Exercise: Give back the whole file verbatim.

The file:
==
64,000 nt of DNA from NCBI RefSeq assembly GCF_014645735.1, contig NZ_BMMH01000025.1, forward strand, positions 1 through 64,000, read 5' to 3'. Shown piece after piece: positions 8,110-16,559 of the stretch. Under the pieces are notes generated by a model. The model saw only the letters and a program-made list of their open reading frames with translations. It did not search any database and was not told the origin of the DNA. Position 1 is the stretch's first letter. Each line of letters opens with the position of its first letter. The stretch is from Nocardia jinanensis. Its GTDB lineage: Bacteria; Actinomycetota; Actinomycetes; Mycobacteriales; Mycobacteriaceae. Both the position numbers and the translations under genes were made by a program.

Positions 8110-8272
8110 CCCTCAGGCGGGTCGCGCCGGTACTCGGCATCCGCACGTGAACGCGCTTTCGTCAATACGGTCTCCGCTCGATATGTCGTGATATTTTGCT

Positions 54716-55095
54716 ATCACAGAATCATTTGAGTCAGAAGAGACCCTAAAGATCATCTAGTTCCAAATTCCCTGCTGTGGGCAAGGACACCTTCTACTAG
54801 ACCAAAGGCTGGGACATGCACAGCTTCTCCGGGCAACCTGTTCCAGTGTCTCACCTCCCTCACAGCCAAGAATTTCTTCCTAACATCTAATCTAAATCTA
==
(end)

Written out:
64,000 nt of DNA from NCBI RefSeq assembly GCF_014645735.1, contig NZ_BMMH01000025.1, forward strand, positions 1 through 64,000, read 5' to 3'. Shown piece after piece: positions 8,110-16,559 of the stretch. Under the pieces are notes generated by a model. The model saw only the letters and a program-made list of their open reading frames with translations. It did not search any database and was not told the origin of the DNA. Position 1 is the stretch's first letter. Each line of letters opens with the position of its first letter. The stretch is from Nocardia jinanensis. Its GTDB lineage: Bacteria; Actinomycetota; Actinomycetes; Mycobacteriales; Mycobacteriaceae. Both the position numbers and the translations under genes were made by a program.

Positions 8110-8272
8110 CCCTCAGGCGGGTCGCGCCGGTACTCGGCATCCGCACGTGAACGCGCTTTCGTCAATACGGTCTCCGCTCGATATGTCGTGATATTTTGCT

Positions 54716-55095
54716 ATCACAGAATCATTTGAGTCAGAAGAGACCCTAAAGATCATCTAGTTCCAAATTCCCTGCTGTGGGCAAGGACACCTTCTACTAG
54801 ACCAAAGGCTGGGACATGCACAGCTTCTCCGGGCAACCTGTTCCAGTGTCTCACCTCCCTCACAGCCAAGAATTTCTTCCTAACATCTAATCTAAATCTA